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Advice for Dancing at the Salsa Club or Bachata Club for the First Time

Updated: 21 hours ago

salsa dancing in the club for the first time

This audio was recorded by Danny Kalman, the Director of Movers and Shakers Salsa and Bachata Dance Academy. The following text is an unedited transcript of his audio.

Transcript of Audio:

Here's what to expect when going out social dancing to a bachata club or a salsa club for the first time. If you are going out, I'll first say congratulations for building up the courage to go out at all. It can be intimidating at first, especially if you're in a large city with a very developed Latin dance scene. So, congrats on going out at all. Get ready to have a good time.  

The bachata and salsa dance communities are very friendly and the environment is that everyone is interacting with everybody. You're talking to everybody, it's friendly, and pretty much everybody dances with everybody else, which is a very different experience than if you've gone to other bars and clubs. You might find that people are very closed off sometimes and hesitant to interact. It's the exact opposite here. So first of all, just relax and know ahead of time that it's a very welcoming and friendly community.  

When you're there, you'll dance with a whole variety of people and if it's your first time or your first few times, it's great to actually go out with some friends, if possible. If you can bring some people from your dance class if you're taking dance classes, that's even better because you guys are learning together, and that's your support system, you can dance with each other and always fall back on the people who you came with. 

When you go out and ask other people to dance, it is fine for ladies to ask guys to dance, and guys to ask ladies to dance. That's all normal. If you're standing on the edge of the floor, standing up, looking at the floor, you're probably going to be asked to dance, especially if you're a lady. So if you want to take a break, try to create a little space from the floor, maybe sit down so you don't look so available for a dance. People will probably still ask you to dance and it is normal to say yes most of the time when you're asked to dance.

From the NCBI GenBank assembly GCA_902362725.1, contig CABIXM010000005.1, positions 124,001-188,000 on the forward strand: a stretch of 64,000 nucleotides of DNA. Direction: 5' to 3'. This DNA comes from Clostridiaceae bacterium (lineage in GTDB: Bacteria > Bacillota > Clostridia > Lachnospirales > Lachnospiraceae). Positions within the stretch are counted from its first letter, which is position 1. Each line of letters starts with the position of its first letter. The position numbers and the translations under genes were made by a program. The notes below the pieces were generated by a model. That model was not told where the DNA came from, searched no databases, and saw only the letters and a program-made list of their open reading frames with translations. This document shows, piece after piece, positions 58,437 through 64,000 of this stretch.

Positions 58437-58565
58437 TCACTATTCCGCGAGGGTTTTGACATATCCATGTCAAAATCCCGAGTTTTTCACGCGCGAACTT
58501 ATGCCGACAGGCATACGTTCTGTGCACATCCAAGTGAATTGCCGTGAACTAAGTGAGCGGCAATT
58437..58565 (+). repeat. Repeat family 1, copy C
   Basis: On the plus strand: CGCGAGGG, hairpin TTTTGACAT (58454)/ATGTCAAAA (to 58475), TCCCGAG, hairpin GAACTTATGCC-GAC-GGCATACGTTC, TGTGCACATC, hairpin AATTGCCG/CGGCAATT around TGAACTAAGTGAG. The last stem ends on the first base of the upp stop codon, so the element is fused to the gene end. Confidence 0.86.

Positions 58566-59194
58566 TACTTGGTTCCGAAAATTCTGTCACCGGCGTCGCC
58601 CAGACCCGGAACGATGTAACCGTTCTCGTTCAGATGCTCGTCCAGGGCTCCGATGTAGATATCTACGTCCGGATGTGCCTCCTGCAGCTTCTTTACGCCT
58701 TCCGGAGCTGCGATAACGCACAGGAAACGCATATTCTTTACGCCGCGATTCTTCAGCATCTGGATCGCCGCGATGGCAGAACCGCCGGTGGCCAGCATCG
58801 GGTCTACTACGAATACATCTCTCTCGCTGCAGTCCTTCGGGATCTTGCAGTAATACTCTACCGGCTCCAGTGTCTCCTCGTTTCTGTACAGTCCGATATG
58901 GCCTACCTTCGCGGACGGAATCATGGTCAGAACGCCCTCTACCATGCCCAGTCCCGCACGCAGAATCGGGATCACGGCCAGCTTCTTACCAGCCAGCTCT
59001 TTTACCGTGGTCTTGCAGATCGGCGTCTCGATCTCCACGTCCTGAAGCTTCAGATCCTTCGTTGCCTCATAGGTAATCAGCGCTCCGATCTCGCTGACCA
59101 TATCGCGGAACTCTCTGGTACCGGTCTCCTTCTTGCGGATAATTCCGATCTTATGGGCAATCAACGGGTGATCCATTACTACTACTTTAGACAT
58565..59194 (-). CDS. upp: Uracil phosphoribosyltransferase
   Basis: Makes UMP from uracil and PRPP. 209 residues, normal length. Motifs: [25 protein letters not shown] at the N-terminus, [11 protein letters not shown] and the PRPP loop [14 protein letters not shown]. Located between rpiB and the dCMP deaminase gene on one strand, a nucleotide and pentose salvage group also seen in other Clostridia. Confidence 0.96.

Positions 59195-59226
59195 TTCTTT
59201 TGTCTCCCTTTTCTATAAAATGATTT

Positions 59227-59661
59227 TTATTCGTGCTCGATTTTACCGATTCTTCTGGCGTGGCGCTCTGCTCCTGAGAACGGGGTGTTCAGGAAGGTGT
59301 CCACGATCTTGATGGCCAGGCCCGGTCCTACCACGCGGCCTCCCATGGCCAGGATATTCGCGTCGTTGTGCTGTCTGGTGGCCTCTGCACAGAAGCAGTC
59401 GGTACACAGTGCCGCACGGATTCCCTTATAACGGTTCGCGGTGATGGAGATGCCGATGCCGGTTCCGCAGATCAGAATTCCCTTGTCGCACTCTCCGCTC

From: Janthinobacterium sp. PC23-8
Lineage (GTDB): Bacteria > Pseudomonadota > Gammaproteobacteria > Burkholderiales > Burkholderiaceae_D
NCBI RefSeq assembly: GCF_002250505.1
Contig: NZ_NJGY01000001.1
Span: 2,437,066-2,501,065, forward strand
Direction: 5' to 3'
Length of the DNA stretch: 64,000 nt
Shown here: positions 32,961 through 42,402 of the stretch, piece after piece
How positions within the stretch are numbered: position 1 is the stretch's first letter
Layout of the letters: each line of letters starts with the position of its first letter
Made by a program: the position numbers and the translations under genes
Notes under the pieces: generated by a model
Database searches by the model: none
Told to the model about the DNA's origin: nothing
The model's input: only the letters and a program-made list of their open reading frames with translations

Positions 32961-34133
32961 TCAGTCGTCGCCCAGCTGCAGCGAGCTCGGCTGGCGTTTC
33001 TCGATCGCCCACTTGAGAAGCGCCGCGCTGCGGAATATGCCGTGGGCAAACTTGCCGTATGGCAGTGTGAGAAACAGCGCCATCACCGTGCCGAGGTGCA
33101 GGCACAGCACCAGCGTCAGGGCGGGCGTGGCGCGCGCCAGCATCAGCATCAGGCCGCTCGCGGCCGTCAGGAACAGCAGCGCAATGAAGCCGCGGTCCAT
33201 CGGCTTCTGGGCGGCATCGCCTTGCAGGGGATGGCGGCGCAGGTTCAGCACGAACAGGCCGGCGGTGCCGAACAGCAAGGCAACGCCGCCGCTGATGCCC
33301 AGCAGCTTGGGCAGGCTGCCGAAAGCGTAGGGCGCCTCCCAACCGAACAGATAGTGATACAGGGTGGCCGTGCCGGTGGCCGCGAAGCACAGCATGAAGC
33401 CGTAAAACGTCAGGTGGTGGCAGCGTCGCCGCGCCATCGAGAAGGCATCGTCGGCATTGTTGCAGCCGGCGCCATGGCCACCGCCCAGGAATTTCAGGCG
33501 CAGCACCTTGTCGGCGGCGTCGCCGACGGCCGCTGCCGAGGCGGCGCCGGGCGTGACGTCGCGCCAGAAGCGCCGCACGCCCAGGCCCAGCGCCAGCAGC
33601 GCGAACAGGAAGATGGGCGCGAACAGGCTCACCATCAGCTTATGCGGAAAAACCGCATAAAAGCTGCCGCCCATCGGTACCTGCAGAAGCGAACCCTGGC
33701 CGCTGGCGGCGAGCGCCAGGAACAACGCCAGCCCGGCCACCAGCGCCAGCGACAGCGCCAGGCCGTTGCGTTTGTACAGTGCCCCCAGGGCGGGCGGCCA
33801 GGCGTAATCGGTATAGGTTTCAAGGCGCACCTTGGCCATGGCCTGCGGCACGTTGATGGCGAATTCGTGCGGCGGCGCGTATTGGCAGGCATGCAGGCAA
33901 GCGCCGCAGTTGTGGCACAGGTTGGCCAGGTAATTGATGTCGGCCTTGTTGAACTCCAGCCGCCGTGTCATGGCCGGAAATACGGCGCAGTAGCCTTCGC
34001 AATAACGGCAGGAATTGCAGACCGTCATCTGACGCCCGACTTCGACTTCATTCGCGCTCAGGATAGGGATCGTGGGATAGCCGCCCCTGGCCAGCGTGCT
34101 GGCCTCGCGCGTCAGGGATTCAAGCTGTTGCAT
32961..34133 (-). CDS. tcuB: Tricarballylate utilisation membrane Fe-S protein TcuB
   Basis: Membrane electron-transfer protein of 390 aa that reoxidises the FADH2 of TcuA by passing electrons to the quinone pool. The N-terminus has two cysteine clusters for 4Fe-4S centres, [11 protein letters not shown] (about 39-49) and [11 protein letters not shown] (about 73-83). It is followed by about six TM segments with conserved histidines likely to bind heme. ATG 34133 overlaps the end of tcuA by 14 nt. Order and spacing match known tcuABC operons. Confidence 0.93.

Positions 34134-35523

If you really do want to take a break, then, of course, you always have the right to say no. But just know ahead of time that it is common to accept most dances. Maybe even if you don't 100 % want to do that dance, it is customary to default to a yes. After the dance, though, it is actually normal to just do a single dance with a person, and then it's just- “thank you” and then you turn around and walk away.

That is the normal etiquette, and that can feel really strange for some people.   They might feel like, “Oh, don't I have to talk to them during the dance and after the dance and engage with them and be polite?” The answer is no, not at all. Actually, when I dance with people, sometimes I don't talk to them. Usually, I'm not talking to them at all, actually, during the dance.

So ask them to the dance, they'll say yes, and we're focused on the dance. If I'm talking to somebody and moving the focus away from dancing while we're dancing together, that's okay, but it's not necessarily the normal thing. We're there to dance, right? So most of the time, I'm not saying a word, and I'm just completely focused on the dance. Then afterward, it's, “Thank you so much”. We turn around, we walk away. That's what's normal.  

So if a person after a dance wants to dance with you again for another song and another song, that's fine. You're welcome to do that but you're also to just say, Thank you, and quickly turn around and walk away. That's not offensive, that's not rude. Actually, the one who's asking for multiple dances is the person who is imposing. So just know ahead of time what the customs are around that. That should be helpful for you.  

When you look out onto the dance floor, it can feel very intimidating. I hear a lot of people say, Oh, everybody there was a professional or looked like a professional. I do understand that it can look that way. You should also know that they are definitely not professionals. Depending on the venue that you go to, some will have more advanced dancers than other venues. When you're new, maybe everybody looks like an advanced dancer. But the reality is, 90-95% of people on the dance floor, it's a lot more messy than you might realize when you're a beginner.  

bachata dancing in the club for the first time

After you have a lot of experience, you'll start to understand that a lot of dancing is really, really messy. Unless it's somebody who's been dancing for a long time, 5, 10, 15, 20 years, and has really put in the time to develop their skills as a dancer. So what that means is you are not as far away from a lot of those people, skill-wise, as you might think. If you just keep focusing on your dancing, you're going to be right in there with them, feeling comfortable in no time at all.